How are Porcelain Veneers Applied?

How are porcelain veneers applied?

The process of applying porcelain veneers usually requires three dental appointments. 

1) At your initial consultation

You’ll likely see a mock-up or a computer simulation of what you’d look like with different shapes, sizes, and colors of teeth. The dentist may also provide you with a “workup” model that you can insert into your mouth to visualize your appearance with veneers.

2) At your veneer prep procedure

Your dentist will give you local anesthesia, to prevent discomfort, and then shave about half a millimeter (the thickness of the veneer) off your tooth enamel, to make room for the new porcelain. If you want your teeth to be shorter than they naturally are, they’ll file down the bottoms of the teeth as well. 

Removing enamel is what’s referred to as full-prep veneer. If your teeth are already in pretty decent shape, you can opt for a no-prep veneer, with no enamel removed before placing veneers, or minimal prep, which means the dentist removes less tooth enamel. Just be aware that you do run the risk of the final result looking a bit bulky.

Then the dentist makes a mold of your teeth, which goes to the lab or a ceramist, to create your new custom veneers. This typically takes one to three weeks. Some master ceramists hand-paint each layer to lend your veneers the most natural look.

In the meantime, your dentist will give you temporary veneers to wear. The temporary veneers are really helpful for both the patient and the dentist, If something about the temporaries doesn’t look right, you can make changes before the permanent veneers go on.

During the temporary phase, you’ll need to avoid eating or drinking anything too acidic, sweet, hot, or cold. The teeth are a little bit naked during this stage, so there can be increased sensitivity. You’ll also need to avoid foods that are tough to chew (like steak, bagels, and apples) so you don’t crack the temporaries, which aren’t as strong as real teeth or permanent veneers.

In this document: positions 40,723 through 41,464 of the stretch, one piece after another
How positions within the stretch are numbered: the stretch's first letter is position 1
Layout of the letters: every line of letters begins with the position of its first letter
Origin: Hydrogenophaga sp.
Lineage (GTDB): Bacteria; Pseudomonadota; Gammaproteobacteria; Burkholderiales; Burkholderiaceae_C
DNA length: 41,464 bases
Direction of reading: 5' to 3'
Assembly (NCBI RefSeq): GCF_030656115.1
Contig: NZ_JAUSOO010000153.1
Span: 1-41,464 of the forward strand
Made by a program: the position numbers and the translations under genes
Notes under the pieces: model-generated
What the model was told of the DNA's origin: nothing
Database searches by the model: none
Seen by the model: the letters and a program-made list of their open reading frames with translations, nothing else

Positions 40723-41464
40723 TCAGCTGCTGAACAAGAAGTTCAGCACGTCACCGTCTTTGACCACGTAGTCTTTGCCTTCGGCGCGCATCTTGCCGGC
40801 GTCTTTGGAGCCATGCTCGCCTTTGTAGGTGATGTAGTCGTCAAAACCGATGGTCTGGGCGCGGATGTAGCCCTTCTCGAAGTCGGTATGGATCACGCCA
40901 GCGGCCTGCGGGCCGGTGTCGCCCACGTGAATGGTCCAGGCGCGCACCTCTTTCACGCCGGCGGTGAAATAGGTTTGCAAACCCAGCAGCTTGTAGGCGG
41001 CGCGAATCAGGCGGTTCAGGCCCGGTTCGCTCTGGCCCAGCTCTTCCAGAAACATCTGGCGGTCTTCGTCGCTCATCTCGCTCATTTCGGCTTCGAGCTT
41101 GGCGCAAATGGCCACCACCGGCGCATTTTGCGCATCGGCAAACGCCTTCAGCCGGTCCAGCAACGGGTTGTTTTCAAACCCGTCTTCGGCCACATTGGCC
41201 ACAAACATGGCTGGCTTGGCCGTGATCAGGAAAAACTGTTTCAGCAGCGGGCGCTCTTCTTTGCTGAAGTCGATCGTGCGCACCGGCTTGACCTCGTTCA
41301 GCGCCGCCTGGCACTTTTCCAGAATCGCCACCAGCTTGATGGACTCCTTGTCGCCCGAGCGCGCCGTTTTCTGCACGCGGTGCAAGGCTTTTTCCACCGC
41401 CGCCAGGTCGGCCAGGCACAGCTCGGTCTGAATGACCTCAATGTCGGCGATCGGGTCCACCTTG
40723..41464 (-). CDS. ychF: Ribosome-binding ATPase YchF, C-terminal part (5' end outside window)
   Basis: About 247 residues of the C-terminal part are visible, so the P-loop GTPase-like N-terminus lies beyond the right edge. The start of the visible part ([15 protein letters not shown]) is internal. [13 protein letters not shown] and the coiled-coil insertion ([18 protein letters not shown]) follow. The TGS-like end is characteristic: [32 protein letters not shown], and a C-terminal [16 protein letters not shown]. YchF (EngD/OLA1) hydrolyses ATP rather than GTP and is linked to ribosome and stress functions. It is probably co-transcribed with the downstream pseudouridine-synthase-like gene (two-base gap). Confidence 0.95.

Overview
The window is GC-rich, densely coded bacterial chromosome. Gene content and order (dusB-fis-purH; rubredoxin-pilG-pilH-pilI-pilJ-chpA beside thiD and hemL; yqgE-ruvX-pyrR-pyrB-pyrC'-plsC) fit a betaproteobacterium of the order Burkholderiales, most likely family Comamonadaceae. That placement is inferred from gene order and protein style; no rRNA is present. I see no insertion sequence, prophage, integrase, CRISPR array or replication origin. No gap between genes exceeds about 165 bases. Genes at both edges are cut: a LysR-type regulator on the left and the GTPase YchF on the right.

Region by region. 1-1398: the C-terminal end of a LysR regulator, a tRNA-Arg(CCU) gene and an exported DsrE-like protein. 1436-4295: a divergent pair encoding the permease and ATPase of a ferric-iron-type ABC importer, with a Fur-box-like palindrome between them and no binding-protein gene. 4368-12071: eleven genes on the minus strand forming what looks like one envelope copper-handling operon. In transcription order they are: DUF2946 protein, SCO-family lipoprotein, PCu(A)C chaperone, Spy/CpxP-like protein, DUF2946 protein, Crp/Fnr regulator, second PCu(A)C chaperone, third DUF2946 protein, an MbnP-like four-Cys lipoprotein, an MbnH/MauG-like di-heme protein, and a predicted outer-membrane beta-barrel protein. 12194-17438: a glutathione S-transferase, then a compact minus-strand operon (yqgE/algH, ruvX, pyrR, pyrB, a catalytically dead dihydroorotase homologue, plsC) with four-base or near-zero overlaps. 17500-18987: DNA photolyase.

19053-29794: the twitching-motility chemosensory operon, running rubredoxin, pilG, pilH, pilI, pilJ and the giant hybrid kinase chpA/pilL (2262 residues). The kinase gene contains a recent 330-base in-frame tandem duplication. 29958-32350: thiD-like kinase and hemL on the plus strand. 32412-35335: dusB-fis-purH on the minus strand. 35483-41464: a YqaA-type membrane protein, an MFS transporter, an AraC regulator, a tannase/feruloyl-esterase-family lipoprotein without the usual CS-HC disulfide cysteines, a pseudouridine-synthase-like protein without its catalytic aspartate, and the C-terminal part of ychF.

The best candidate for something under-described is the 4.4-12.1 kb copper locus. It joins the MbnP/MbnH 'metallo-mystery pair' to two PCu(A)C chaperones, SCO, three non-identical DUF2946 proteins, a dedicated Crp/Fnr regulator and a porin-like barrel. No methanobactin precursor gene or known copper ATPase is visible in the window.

3) During the procedure for applying porcelain veneers, your dentist will administer local anesthesia

Once you’re numb, your dentist will try the new veneers on you for fit, making changes as needed. 

Then they’ll rough up the surface of your teeth, giving the veneers a grippy surface to adhere to, before applying a thin layer of bonding cement. They will then place the veneers and use a special light to activate the quick-dry chemicals in the cement. 

After placing the veneers, your dentist will assess your bite and perform any required adjustments. This whole process isn’t quick: expect to be in the chair for about three hours for every 10 teeth. 

You can also expect to need several shorter follow-up dental visits in the weeks and months afterward.

Are porcelain veneers painful?

You’ll be numb while the veneers are applied, so you shouldn’t feel pain. Recovery isn’t too painful either, though about half of veneer patients experience something called bonding sensitivity, as the bonding cement irritates their teeth. This can cause pain for up to six hours after the anesthesia wears off; then it should subside to an occasional dull ache. 

If you’ve had more than eight veneers applied, you might experience some gum soreness as your gums adapt to the new teeth. Over-the-counter pain medication will likely be enough to keep you comfortable.

If you’re still feeling pain a few days after the procedure or your bite feels weird, see your dentist. With a file, they can make adjustments or eliminate minuscule fragments of cement causing discomfort, ensuring your ease.

Related / Dental Bonding vs. Veneers: Which Is Right for You? 

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